Isabelle Dussauge from the Royal Institute of Technology in Stockholm (see earlier post here) and a former guest in our seminar series (see here) is presenting her almost finished phd-thesis in a paper titled “Anatomy Remediated: Aligning Recent and Older Technomedical Gazes” at the National Library of Medicine, History of Medicine Division, tomorrow, Thursday 25 October:
This presentation explores the paradoxical persistence of anatomy in recent high-tech medical imaging. For instance, magnetic resonance imaging’s visuality (“the MRI-gaze”) was consecrated with a Nobel Prize in 2003 as a breakthrough in the production of crisp, but historically traditional, anatomical depictions. The development in practice of the MRI-gaze in Swedish hospitals is taken as an example throughout this presentation. It exposes how the MRI-gaze was shaped in relation to medicine’s established methods of bodily analysis and bodily production, and argues that the shaping of the MRI-gaze enacted a remediation of pathological anatomy’s body. Finally, it addresses how relations between the observer (researcher or clinician), technology, medical gazes, and the body observed were recast in that remediation process.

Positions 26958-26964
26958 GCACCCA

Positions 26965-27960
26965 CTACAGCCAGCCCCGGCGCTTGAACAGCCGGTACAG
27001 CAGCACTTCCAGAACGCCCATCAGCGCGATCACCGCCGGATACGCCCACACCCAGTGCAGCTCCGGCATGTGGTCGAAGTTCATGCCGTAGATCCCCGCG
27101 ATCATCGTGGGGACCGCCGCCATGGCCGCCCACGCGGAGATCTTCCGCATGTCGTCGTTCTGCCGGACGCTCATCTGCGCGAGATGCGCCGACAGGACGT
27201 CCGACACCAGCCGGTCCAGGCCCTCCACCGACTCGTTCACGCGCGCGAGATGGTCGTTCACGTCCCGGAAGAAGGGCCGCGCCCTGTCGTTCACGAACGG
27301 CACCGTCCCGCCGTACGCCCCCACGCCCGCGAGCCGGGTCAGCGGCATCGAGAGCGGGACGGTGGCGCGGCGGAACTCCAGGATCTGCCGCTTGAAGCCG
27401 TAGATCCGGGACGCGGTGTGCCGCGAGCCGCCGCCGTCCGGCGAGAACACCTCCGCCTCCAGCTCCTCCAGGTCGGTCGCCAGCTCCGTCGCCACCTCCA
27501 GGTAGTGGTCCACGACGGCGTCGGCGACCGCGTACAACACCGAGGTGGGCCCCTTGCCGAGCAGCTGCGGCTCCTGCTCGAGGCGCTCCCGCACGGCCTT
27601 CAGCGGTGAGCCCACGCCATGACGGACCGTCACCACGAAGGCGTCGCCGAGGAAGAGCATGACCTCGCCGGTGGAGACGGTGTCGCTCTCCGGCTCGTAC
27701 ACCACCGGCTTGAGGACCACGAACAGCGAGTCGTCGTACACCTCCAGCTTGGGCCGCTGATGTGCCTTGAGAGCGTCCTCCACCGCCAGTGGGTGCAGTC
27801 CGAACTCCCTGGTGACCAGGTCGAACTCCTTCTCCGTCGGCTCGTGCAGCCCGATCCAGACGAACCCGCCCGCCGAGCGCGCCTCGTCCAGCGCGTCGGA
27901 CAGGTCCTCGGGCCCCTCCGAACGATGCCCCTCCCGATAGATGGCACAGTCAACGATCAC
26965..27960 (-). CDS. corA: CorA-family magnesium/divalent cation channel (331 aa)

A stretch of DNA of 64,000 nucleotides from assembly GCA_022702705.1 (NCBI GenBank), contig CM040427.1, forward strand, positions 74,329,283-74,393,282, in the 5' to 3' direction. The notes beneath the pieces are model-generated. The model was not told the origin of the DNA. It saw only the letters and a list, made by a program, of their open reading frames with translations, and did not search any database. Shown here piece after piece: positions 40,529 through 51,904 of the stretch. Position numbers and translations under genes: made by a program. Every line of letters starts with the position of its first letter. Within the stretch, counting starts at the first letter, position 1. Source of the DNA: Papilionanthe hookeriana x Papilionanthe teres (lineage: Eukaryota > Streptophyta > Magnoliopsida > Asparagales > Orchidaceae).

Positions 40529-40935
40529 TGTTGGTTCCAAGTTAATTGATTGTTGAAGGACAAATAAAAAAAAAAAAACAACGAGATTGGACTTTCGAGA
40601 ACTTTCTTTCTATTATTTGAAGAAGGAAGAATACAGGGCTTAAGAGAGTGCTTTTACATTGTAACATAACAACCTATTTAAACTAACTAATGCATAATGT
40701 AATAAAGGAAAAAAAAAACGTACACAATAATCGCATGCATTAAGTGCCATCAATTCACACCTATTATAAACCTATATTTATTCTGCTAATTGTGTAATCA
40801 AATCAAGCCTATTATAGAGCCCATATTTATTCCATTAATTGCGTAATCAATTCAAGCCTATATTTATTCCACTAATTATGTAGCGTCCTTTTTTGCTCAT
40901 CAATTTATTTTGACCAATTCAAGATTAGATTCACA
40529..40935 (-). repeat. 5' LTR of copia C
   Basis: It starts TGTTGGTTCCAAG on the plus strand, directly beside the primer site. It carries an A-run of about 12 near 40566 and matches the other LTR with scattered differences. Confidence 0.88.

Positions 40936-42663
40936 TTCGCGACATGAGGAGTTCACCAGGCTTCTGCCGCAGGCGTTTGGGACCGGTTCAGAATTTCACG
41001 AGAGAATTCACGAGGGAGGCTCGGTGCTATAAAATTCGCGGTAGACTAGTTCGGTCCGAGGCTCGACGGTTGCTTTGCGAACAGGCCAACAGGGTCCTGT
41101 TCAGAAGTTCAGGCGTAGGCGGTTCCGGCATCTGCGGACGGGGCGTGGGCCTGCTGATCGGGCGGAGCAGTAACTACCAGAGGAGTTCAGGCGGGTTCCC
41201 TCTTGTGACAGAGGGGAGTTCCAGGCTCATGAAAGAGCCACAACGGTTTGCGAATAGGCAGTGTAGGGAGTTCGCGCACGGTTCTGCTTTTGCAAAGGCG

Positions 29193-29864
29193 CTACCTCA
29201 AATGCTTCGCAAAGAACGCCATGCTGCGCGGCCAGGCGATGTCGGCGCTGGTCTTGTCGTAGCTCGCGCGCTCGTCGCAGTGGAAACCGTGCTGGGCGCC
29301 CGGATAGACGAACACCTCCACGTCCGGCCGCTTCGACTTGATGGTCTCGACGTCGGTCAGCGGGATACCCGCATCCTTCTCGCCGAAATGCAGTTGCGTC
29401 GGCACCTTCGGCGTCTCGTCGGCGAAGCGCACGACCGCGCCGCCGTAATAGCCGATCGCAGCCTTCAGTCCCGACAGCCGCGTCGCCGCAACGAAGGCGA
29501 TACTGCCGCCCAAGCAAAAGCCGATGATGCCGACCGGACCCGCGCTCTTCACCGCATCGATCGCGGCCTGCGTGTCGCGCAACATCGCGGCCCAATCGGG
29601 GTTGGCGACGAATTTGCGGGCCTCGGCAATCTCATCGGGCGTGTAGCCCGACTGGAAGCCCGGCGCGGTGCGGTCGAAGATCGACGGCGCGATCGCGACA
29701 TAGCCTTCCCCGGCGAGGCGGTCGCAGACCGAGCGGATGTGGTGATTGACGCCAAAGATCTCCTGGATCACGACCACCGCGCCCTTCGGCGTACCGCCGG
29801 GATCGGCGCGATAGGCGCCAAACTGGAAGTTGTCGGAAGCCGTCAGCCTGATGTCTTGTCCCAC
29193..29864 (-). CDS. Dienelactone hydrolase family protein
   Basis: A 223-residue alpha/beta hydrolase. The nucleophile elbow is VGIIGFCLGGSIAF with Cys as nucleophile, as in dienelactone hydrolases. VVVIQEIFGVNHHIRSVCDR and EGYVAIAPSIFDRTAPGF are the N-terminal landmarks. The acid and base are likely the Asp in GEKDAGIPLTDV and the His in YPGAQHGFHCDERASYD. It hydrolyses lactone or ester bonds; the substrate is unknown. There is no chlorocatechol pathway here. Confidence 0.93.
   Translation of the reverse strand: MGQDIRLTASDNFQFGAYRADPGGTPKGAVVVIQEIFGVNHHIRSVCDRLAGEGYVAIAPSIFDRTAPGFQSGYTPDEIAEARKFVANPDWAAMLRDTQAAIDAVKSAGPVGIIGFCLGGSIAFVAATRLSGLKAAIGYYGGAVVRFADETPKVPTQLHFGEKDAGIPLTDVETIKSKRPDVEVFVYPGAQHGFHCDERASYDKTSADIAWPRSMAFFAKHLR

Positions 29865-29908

For our US East Coast readers: the seminar is taking place in the Lister Hill Visitors Center, Bldg 38A, Bethesda, at 2pm.